Students choose three optional ‘topic’ modules from a list of approximately fourteen. They are also required to take a ‘philosophical research methods’ module and to complete a double-module dissertation. Topic modules are taught via seven two-hour seminars and two one-to-one tutorials. Seminars incorporate staff-led discussion of topics, student presentations and small group discussions, in the context of a friendly, supportive environment. Seminars serve to (i) familiarise students with topics, positions and debates, (ii) help them to navigate the relevant literature, (iii) refine their oral and written presentation skills and (iv) further develop their ability to independently formulate, criticise and defend philosophical positions. Students are expected to do approximately four hours of reading for each seminar. Having completed the seminar-based part of the module, they decide upon an essay topic, having received guidance from the module leader. At this point, they begin a more focused programme of reading and independent study, and also benefit from two one-to-one supervisions with an expert in the relevant field. These supervisions provide more focused teaching, tailored to a student’s chosen essay topic. Supervisions further enable students to develop and refine their own philosophical positions, convey them clearly and support them with well constructed arguments.

The core modules of the programme are the ‘Philosophical Research Methods’ module and the double-module Dissertation. The former consists of ten seminars of 2 hours duration. Seven of these introduce students to different philosophical methodologies and to contrasting conceptions of what philosophy is. Critical refection upon the nature of philosophy, cultured through seminar discussions and subsequent reading, equips them with the ‘meta-philosophical’ skills required to write a ‘Philosophical Methods’ essay. The other three seminars include training in library use, referencing, writing abstracts, structuring an MA-level essay and other research-related matters. They also include focused advice and discussion concerning dissertation proposals, which students are required to submit as part of this module.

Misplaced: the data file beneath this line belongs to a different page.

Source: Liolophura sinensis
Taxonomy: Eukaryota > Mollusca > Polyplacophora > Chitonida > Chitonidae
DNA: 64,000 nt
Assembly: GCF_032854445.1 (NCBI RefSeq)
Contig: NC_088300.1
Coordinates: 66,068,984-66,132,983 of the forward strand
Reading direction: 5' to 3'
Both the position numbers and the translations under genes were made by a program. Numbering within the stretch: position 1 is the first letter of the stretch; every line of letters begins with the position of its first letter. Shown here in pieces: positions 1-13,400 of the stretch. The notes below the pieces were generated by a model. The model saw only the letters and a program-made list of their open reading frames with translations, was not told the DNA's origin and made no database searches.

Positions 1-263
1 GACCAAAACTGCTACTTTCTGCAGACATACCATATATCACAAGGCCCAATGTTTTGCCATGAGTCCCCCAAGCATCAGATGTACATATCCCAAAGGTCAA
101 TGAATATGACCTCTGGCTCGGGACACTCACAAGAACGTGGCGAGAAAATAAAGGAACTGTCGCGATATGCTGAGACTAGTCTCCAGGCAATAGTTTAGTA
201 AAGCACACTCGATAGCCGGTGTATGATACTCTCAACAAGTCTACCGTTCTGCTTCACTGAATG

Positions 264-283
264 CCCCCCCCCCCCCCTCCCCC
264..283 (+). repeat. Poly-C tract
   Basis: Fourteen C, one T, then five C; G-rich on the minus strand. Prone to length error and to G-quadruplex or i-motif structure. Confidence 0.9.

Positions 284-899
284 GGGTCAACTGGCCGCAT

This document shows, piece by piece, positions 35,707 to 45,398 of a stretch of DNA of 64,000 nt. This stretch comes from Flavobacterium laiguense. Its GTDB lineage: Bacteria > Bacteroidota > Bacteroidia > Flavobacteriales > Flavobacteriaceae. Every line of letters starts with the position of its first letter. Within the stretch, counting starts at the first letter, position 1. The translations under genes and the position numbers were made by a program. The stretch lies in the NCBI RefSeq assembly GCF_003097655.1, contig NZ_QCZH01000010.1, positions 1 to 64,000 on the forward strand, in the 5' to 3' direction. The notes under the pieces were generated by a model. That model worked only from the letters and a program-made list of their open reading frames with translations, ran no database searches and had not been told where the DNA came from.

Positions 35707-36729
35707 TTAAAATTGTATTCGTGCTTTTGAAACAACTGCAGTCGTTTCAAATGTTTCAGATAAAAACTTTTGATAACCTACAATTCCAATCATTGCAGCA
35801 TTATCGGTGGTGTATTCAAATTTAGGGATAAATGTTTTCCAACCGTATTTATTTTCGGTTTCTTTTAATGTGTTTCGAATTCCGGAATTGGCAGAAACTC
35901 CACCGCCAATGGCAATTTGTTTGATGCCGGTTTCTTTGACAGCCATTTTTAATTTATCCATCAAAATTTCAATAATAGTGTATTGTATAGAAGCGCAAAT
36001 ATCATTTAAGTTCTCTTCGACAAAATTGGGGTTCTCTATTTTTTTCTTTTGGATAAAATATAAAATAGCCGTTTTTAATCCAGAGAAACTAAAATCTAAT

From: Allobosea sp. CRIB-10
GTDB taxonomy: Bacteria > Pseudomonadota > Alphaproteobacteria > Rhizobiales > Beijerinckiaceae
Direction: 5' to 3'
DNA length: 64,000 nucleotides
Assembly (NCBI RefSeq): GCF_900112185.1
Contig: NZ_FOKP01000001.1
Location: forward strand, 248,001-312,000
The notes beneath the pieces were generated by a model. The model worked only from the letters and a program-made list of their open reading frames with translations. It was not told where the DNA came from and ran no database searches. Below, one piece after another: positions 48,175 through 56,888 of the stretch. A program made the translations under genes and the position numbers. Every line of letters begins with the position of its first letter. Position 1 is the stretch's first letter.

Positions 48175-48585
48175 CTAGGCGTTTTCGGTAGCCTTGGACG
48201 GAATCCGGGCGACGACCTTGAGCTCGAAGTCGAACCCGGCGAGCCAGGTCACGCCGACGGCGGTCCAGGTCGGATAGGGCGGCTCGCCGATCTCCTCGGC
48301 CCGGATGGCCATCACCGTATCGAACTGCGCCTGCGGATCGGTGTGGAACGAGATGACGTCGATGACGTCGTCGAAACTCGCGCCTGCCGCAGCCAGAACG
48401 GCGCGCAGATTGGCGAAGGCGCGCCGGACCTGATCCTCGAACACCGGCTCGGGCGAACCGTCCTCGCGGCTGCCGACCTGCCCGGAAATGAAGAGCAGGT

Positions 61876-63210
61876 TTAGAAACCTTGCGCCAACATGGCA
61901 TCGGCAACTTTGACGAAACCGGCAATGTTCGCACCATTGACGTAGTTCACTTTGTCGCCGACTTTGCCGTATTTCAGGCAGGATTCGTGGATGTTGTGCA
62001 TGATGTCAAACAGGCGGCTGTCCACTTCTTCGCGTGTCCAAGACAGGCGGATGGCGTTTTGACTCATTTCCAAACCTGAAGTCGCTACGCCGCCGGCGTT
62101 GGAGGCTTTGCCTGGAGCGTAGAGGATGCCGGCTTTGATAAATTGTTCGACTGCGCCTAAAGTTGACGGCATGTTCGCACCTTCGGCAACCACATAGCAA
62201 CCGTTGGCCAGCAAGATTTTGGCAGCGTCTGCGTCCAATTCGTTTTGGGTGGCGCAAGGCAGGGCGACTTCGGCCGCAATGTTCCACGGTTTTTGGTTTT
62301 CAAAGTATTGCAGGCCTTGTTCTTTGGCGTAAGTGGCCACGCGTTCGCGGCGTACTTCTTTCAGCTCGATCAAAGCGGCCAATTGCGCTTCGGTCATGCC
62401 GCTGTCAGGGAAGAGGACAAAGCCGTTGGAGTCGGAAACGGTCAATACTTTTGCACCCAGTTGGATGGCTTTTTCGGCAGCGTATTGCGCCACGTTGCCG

Having completed the three topic modules and the research methods module, students start work on their dissertations. They are offered six one-to-one tutorials of up to an hour each, with a supervisor who will be an expert in their chosen field. There is also a ‘dissertation mini-conference’ in August, where students present work from their dissertation and receive feedback from members of staff and from their peers. The supervisions and the conference both help them to further refine skills acquired during the academic year (such as presenting and defending an argument in a clear, structured fashion) and to complete a substantial piece of high quality independent research. Through the conference, they also engage with the work of other students in ways that are mutually informative.

In addition to this core teaching, students benefit from a range of activities, including a student-led ‘work-in-progress group’ and regular meetings of EIDOS, the department’s postgraduate philosophy society. They are welcomed as full participants in the department’s research culture, and are thus strongly encouraged to attend a range of other events, including weekly Research Seminars, and occasional Royal Institute of Philosophy Lectures, conferences, workshops and reading groups. The programme director remains in regular contact with the students throughout the year and is always available to discuss any issues that might arise (personal or academic).

Requirements and Admissions

Admissions Process

Subject requirements, level and grade

A typical 2:1 classification or higher at undergraduate level or equivalent qualification with a substantial philosophy component.

English Language requirements

Please check requirements for your subject and level of study.

How to apply

www.durham.ac.uk/postgraduate/apply

Fees and Funding

Fees and Funding

Full Time Fees

EU Student £6,900.00
Home Student £6,900.00
Island Student £6,900.00
International non-EU Student £16,500.00

Part Time Fees

EU Student £3,800.00
Home Student £3,800.00
Island Student £3,800.00
International non-EU Student £9,100.00

Note: Fees are subject to review and change in-line with inflation.

Please also check costs for colleges and accommodation.

Scholarships and funding

www.durham.ac.uk/postgraduate/finance

Open Days and Visits

Open days and visits

Pre-application open day

www.durham.ac.uk/postgraduate/visit

Overseas Visit Schedule

www.durham.ac.uk/international/office/meetus

Postgraduate Visits

PGVI or

www.durham.ac.uk/postgraduate/visit/

Durham Research Community

Durham University has specialists in many areas of philosophy.  If you would like to work with world-leading academics in an area which fascinates you, please have a look through our postgraduate degree programs here.